These days, I get randomly emotional just thinking about the passage of time. Of my life. How deep of me, right?
It’s my brother’s fault, actually. I’m convinced that younger siblings have this remarkable ability to send you through a wormhole, to the years of your youth. All it takes is one glance, and suddenly, you’re caught with a riptide of since whens. Since when did my little brother’s voice get so mannish? Since when did he graduate from Mario Kart to the real road? Since when did my little brother…cease to be little? Since when did we stop reading bedtime stories. When did we stop taking bubble baths, riding the bus together, making up stories about the clouds over the pond at our great aunt’s house, watching Home Alone 3 a million times. When did that stuff stop. Why can’t the stopping stop, for just a little while…
Mark my words, if you have a younger brother or sister: One day, you’ll be watching them slurp pho from across the table on the fourth of July, and then all of a sudden you’ll feel a tug in your chest. You’ll think it’s from eating your own pho too fast, or from watching Joey Chestnut swallow his sixty-ninth hot dog on live TV, but really, it’s your heart recoiling slightly at the whoosh of all those years gone by. It’s a happy whoosh, because you know there are so many years to come, too. There are weddings to be had and families to be made and more pho to be eaten across from one another. But this is no superficial whoosh–you really feel it deep inside. And that deepness alone gives a pang of poignance.
Okay, so maybe you won’t be eating pho on the fourth of July when your whoosh hits you. But I’m tellin ya, little brothers will do that to you–they bring out a sort of cousin of nostalgia, a visceral punch of child-like wistfulness and unfamiliar wisdom. Little brothers will tell you things about time that they themselves have yet to realize.
Little brothers will also tell you things about homemade tuna fish salad that you shouldn’t believe. For instance, that it is gross because it smells horrible.
Wrong! Homemade tuna salad is in fact delicious, especially this version, and its pungent aroma merely foreshadows its juiciness and bright flavor! Ever since I saw this recipe months ago on one of my favorite blogs, Eat Live Run, I’d been itching to try it. Now, this isn’t the typical tuna salad you’d order at a diner. And if you don’t like one of the five main ingredients listed below, you’d better omit it–all the flavors stand out pretty distinctly. Which is a good thing if you love tuna, artichoke hearts, lemons, and roasted red peppers the way I do, but a bad thing if you don’t. (Haha I think it’s pretty safe to say, if you don’t like tuna, this ain’t your recipe!)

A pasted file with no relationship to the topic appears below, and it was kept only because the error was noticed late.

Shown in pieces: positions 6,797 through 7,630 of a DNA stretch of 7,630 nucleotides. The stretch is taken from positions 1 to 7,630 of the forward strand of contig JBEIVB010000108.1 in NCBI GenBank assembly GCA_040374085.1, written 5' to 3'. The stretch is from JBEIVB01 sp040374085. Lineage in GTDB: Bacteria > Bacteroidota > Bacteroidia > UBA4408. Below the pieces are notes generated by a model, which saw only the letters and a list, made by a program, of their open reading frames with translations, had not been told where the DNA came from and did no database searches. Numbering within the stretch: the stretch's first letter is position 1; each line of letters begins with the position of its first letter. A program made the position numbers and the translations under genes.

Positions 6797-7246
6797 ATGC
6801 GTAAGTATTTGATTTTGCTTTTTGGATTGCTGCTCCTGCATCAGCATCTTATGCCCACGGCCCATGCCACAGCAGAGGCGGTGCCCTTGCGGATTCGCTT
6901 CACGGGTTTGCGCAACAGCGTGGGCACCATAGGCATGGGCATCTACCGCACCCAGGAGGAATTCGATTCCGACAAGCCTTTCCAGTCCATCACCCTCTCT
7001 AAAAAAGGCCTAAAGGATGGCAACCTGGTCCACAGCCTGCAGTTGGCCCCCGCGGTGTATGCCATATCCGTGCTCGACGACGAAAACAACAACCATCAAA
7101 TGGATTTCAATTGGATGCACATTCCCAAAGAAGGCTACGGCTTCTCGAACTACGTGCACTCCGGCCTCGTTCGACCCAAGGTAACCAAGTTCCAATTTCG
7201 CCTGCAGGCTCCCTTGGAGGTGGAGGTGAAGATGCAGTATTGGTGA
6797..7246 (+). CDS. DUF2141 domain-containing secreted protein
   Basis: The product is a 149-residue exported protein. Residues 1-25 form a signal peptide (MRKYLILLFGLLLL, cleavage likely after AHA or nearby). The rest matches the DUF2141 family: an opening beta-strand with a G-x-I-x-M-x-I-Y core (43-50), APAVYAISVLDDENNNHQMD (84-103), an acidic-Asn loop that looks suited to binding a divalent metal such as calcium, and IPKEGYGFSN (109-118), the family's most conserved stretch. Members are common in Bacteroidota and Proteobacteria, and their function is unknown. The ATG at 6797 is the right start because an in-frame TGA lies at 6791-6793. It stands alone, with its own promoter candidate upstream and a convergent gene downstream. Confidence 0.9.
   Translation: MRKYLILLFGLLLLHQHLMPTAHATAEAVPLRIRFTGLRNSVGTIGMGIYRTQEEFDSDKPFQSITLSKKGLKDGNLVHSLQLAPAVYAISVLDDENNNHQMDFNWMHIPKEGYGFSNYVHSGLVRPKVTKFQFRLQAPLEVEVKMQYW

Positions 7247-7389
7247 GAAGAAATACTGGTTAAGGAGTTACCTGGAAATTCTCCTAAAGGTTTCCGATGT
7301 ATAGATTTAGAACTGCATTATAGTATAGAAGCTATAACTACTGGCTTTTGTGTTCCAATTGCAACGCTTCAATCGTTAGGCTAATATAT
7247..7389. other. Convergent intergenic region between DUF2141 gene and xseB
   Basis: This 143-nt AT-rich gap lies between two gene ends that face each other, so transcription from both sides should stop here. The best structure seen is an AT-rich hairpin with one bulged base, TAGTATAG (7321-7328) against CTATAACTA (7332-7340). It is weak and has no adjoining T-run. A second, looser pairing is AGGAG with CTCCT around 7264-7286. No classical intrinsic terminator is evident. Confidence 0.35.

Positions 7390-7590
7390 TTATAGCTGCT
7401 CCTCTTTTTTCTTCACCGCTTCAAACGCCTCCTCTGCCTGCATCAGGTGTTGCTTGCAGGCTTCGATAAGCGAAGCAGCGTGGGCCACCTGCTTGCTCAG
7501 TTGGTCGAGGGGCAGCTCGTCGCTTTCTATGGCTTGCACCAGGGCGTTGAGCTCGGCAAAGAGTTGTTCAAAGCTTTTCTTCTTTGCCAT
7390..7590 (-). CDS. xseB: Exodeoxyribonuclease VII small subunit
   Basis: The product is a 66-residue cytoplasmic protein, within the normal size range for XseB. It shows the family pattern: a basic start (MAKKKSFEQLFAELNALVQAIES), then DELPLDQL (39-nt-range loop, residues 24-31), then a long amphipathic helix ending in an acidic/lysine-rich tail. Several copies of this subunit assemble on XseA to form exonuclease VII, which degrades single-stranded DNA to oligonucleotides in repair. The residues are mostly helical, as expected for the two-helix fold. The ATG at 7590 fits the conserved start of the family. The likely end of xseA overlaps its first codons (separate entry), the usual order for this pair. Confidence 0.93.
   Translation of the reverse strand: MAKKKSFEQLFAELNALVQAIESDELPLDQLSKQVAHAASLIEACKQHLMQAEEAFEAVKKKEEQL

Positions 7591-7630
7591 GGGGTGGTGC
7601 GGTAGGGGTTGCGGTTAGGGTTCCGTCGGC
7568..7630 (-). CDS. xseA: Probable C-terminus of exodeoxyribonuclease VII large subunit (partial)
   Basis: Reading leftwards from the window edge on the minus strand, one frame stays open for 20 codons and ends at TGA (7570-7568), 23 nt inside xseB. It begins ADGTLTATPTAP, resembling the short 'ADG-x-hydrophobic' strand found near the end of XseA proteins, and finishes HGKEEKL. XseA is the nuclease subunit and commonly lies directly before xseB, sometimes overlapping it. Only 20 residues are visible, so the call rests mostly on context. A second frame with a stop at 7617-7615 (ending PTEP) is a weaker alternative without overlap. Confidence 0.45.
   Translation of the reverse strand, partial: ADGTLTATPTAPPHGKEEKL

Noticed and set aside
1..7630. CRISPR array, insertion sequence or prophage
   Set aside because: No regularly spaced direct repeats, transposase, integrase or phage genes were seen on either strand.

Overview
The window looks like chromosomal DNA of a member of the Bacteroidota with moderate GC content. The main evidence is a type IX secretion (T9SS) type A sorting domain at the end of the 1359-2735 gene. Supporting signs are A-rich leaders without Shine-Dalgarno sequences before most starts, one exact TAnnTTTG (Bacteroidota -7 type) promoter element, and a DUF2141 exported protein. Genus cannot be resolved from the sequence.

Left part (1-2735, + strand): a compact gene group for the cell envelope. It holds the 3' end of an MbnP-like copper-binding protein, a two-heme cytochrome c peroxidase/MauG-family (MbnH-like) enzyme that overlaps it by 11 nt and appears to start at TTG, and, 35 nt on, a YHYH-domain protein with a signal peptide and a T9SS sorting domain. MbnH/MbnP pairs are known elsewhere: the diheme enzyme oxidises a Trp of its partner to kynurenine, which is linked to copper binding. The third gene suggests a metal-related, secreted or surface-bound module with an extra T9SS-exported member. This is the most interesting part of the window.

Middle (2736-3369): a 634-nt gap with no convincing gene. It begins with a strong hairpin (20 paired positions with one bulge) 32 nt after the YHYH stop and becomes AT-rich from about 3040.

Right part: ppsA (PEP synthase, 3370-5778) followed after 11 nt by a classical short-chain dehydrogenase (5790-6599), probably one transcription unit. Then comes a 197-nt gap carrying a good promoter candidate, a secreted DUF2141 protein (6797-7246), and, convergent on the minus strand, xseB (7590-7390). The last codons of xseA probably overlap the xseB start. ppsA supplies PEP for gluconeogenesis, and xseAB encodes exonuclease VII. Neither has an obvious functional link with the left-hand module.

This “Italian” tuna salad has inspired me to start making my own fishy salads more often. All you really need is the canned fish plus a little mayonnaise, plus a few other fun ingredients! And boom bam you’ve got a nice source of protein and those fabulous omega-3’s. Tuna fish salad is just so versatile, too–it is great on top of a bed of greens, toast, or even some pasta.
You can hardly even call this a recipe, it’s so simple! It can be ready in 5 minutes, unless you stop to smell the tuna along the way, harhar! I’m looking forward to tinkering around with smoked herring or canned salmon salads in the future.
Recipe: Homemade Tuna Salad
adapted from Eat, Live, Run
- one 5 1/2 oz can tuna (I used packed in water low sodium)
- 5 artichoke hearts, drained and chopped
- 4 roasted peppers, chopped
- 1 tbsp mayonaise
- zest from 1 lemon
- salt and pepper to taste
Mix everything up in a bowl, then make yoself a sammich or serve on top of some greens!
*Note: You’ll probably want to drain the tuna first, but I forgot to do this. I just forked it out of the can. It was okay with me because I used tuna packed in water. But be sure to drain if there’s a lot of excess salty or oily liquid!
It totally hurt my feelings that he didn’t want to try it. He used to do anything to please me… and did he ever have any regrets?! I’ve done nothing but care for the boy.